Using a standard semi-synthetic simulation setup, we show that our algorithm outperforms the state-of-the-art, and that the behavior of existing algorithms conforms with our analysis.

Forecasting Treatment Responses Over Time Using Recurrent Marginal Structural Networks

Bryan Lim, Ahmed Alaa, Mihaela Van Der Schaar

Electronic health records provide a rich source of data for machine learning methods to learn dynamic treatment responses over time. However, any direct estimation is hampered by the presence of time-dependent confounding, where actions taken are dependent on time-varying variables related to the outcome of interest.

Drawing inspiration from marginal structural models, a class of methods in epidemiology which use propensity weighting to adjust for time-dependent confounders, we introduce the Recurrent Marginal Structural Network – a sequence-to-sequence architecture for forecasting a patient’s expected response to a series of planned treatments.

Using simulations of a state-of-the-art pharmacokinetic-pharmacodynamic (PK-PD) model of tumor growth, we demonstrate the ability of our network to accurately learn unbiased treatment responses from observational data – even under changes in the policy of treatment assignments – and performance gains over benchmarks.

Estimating counterfactual treatment outcomes over time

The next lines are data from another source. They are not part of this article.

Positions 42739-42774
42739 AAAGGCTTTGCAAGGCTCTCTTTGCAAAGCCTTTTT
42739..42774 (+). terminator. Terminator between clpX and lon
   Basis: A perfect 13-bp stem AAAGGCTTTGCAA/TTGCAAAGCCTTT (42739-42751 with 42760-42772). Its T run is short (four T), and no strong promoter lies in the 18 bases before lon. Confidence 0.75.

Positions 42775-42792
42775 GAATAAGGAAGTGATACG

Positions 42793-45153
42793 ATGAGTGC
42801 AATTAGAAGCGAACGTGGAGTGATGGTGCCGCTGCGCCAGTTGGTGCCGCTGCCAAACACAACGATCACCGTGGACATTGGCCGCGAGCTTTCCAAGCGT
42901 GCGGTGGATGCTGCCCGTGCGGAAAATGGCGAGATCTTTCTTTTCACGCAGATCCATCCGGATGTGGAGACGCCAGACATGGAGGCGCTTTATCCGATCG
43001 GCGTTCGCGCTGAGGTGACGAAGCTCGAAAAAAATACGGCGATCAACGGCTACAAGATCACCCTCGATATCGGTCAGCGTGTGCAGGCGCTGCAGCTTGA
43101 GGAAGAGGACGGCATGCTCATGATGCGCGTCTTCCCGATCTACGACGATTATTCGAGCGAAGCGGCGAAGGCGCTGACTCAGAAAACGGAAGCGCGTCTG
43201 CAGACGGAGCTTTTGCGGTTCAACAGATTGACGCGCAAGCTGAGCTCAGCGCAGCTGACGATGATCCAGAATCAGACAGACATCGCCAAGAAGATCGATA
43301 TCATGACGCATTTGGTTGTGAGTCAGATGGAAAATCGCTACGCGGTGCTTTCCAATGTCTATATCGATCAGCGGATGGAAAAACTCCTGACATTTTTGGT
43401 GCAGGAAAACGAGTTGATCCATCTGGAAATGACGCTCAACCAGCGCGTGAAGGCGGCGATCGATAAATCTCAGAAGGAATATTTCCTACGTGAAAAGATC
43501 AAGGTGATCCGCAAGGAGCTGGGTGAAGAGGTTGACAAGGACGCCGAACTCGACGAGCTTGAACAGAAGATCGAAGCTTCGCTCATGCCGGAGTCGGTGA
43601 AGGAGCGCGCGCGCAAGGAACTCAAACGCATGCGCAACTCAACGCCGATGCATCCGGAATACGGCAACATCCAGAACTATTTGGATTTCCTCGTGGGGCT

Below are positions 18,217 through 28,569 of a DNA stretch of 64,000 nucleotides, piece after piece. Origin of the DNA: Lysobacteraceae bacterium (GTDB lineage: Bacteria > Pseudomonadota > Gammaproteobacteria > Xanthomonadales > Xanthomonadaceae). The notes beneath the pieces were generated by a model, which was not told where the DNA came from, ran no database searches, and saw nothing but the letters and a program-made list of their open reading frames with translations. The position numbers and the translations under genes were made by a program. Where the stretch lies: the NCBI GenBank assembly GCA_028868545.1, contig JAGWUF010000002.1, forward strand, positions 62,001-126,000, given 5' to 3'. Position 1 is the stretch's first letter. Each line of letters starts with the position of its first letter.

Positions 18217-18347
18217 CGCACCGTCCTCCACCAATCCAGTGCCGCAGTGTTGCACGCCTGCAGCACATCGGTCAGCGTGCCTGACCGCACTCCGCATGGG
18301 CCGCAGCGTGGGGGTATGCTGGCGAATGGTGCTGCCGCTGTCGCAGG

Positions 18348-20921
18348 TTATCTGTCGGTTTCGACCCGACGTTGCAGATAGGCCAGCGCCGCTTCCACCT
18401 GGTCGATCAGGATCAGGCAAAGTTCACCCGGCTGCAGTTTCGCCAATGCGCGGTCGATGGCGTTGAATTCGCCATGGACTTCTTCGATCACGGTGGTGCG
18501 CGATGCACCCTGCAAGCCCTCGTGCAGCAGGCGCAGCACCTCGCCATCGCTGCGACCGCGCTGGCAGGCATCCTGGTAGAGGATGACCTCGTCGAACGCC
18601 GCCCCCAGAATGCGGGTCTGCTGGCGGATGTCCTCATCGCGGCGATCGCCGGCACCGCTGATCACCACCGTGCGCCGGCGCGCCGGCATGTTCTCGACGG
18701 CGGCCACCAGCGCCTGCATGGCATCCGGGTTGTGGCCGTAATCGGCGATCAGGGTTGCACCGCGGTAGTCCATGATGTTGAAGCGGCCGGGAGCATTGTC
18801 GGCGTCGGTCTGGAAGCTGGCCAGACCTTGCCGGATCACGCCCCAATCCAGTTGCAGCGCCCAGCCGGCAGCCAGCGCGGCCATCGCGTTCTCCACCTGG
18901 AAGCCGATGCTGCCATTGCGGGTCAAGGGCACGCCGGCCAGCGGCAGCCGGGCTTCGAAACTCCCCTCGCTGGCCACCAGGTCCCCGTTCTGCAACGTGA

through adversarially balanced representations

Ioana Bica, Ahmed Alaa, James Jordon, Mihaela van der Schaar

Identifying when to give treatments to patients and how to select among multiple treatments over time are important medical problems with a few existing solutions.

In this paper, we introduce the Counterfactual Recurrent Network (CRN), a novel sequence-to-sequence model that leverages the increasingly available patient observational data to estimate treatment effects over time and answer such medical questions. To handle the bias from time-varying confounders, covariates affecting the treatment assignment policy in the observational data, CRN uses domain adversarial training to build balancing representations of the patient history. At each timestep, CRN constructs a treatment invariant representation which removes the association between patient history and treatment assignments and thus can be reliably used for making counterfactual predictions.